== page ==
The Loneliest Planet
Based on Tom Bissell’s short story “Expensive Trips Nowhere”, Julia Loktev’s second feature is a world apart from Day Night Day Night, but retains her debut’s tense, female-centric perspective in narrating a single-minded story about the shattering of two psyches.
The set-up: a young couple, recently engaged and possessing a mild, entitled arrogance, backpacking through a foreign country. Nica (Hani Furstenberg), has a sense of the place and the language (Georgian), the Mexican-born Alex (Gael Garcia Bernal), can fumble his way through a few phrases, but seems intent on helping her rediscovery her ancestral culture.
After partying their way through some small villages, they hire a shifty local guide to lead them into the deserted Caucasus mountains and valleys. (The film’s tournage must have proven challenging, as Loktev often shoots handheld traveling shot through rocky terrain.) And then something happens—it’s not fair to say what this game-changing event is, but, then again, Loktev never makes it clear what it is, nor is it ever discussed between Nica and Alex.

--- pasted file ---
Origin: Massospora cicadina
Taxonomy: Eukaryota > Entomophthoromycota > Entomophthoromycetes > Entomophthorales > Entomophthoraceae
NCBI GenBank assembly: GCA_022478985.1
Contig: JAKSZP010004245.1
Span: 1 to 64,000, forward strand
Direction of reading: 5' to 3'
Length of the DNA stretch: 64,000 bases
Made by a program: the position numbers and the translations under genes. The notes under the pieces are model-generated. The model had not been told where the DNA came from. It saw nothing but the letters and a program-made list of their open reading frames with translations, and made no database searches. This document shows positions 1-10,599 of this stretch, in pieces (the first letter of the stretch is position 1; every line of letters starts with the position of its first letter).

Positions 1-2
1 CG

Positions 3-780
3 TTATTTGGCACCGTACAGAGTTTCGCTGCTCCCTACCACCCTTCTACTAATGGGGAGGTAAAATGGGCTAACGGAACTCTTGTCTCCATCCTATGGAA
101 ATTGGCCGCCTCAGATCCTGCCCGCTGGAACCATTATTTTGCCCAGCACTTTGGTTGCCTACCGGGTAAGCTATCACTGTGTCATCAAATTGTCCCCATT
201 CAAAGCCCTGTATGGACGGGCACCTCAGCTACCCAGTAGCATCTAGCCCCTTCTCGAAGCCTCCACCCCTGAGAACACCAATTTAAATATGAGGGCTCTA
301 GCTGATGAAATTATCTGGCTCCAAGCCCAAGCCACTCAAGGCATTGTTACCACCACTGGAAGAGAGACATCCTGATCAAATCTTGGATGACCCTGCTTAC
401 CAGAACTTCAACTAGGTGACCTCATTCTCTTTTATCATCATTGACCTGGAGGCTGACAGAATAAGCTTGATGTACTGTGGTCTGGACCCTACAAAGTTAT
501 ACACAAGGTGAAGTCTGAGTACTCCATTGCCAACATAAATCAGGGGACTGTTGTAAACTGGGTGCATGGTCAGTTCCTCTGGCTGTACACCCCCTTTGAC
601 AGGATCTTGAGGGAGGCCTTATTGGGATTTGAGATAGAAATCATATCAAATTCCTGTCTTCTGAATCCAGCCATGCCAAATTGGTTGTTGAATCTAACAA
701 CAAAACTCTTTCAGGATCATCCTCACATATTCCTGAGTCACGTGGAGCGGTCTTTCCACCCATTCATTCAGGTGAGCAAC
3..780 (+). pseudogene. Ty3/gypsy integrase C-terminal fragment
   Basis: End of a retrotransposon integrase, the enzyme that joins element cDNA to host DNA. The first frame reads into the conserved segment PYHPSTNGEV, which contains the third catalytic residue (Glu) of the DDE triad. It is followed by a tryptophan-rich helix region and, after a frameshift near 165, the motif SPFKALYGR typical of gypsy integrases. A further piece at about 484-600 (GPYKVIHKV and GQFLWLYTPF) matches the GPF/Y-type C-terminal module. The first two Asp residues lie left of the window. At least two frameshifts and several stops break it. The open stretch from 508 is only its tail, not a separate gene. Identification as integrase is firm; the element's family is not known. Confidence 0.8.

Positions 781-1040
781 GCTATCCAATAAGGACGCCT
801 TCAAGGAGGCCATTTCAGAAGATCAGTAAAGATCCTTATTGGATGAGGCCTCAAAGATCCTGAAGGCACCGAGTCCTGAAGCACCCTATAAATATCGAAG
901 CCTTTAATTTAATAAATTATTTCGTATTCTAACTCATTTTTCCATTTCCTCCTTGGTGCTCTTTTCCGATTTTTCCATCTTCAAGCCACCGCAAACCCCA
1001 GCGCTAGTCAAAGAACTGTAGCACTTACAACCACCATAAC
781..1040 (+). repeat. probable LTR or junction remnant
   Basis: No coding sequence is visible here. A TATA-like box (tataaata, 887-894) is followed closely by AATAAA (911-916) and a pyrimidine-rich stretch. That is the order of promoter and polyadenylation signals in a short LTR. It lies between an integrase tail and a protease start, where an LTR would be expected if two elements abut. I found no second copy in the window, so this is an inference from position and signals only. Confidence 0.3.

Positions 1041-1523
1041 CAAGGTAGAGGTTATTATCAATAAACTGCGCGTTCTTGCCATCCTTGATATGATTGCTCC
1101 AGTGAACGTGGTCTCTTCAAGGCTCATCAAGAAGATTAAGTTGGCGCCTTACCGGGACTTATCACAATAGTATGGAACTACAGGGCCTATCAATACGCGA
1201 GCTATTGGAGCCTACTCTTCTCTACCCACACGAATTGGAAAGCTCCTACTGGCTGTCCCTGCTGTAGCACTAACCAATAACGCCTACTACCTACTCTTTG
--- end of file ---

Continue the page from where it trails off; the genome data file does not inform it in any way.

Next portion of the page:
We move to a place beyond language, reminiscent of Antonioni, where the stunning backdrops of the Georgian countryside transform from emblems of freedom to looming clouds of doom. A film about small gestures, about silence and the need for forgiveness, about being close to someone but being psychologically miles apart, The Loneliest Planet is a stunning evocation of a relationship and a haunted place, intertwined.Mark Peranson